A True Republican: The Life of Paul Revere

By Jayne E. Triber | Go to book overview
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WHEN THE REVERES returned to their North Square home in the spring of 1776, they found a town and its people changed by the events of the past year. Their home, occupied by Paul Jr., and Revere's shop, which he had rented to Tory silversmith Isaac Clemens, were probably spared the damages experienced by so many of Boston's absent property owners, among them Doctor Samuel Cooper, who witnessed "Marks of Rapine and Plunder everywhere" and found his own "desolate empty House" so stripped of furniture and linens that he could not immediately move in. North Square no longer looked the same without the Old North Meeting House, pulled down by order of General Howe to provide firewood and room for the drilling of British troops. Liberty Tree, that powerful symbol of the patriot cause, had also ended up as firewood, and the Old West Church, where Dr. Mayhew had thundered his warning to unjust rulers so many years ago, had lost its steeple. Old South, scene of the Boston Tea Party meeting and Boston Massacre orations, had suffered the greatest indignities of all when the Light-Horse Seventeenth Regiment commandeered the church for use as a riding school. Timothy Newell, who had remained in Boston during the British occupation, described the damage inflicted by the soldiers: "The Pulpit, pews and seats, all cut to pieces and carried off in the most savage manner" except for Deacon Hubbard's "beautiful carved pew," which was "made a hog stye."1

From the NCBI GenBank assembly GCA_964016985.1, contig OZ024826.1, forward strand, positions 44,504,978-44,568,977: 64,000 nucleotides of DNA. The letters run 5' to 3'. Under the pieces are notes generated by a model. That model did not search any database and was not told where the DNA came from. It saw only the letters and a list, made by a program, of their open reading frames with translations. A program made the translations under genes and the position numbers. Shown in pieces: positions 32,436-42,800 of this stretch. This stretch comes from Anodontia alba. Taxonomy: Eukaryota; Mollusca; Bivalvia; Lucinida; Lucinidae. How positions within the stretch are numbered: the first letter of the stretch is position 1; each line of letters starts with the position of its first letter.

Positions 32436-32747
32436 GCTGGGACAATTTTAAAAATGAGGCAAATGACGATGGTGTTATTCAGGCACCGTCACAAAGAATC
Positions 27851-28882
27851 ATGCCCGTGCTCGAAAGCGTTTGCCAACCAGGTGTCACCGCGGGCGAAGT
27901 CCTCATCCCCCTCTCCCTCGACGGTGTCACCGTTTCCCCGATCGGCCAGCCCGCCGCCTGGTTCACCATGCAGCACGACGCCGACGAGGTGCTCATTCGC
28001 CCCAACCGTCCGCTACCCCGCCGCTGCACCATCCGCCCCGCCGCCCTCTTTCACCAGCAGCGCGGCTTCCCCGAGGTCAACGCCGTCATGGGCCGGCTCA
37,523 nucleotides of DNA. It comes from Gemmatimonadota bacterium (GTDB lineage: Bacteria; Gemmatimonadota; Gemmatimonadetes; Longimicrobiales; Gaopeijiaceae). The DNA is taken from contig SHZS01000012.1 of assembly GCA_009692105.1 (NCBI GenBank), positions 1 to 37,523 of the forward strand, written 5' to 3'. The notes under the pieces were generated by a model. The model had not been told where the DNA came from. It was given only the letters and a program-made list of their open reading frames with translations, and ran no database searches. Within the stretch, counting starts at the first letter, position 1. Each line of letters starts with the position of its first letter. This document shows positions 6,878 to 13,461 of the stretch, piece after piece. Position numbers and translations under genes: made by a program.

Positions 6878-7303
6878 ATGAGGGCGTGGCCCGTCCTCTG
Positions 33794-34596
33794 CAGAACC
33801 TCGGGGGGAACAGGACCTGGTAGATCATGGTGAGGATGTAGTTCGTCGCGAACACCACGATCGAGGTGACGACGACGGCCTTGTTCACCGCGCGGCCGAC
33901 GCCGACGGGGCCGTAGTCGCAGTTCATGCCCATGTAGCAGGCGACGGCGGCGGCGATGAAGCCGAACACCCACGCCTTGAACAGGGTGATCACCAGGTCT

The Reveres were back in North Square, but so many familiar faces were gone from Boston. Eleven hundred Tories had left with General Howe, among them Revere's customers Philip Dumaresq, Foster Hutchinson, Peter Johonnot, and William McAlpine. Dr. Warren was gone forever, and Dr. Young had removed to Philadelphia, where he, Thomas Paine, author of the pamphlet Common Sense,


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A True Republican: The Life of Paul Revere


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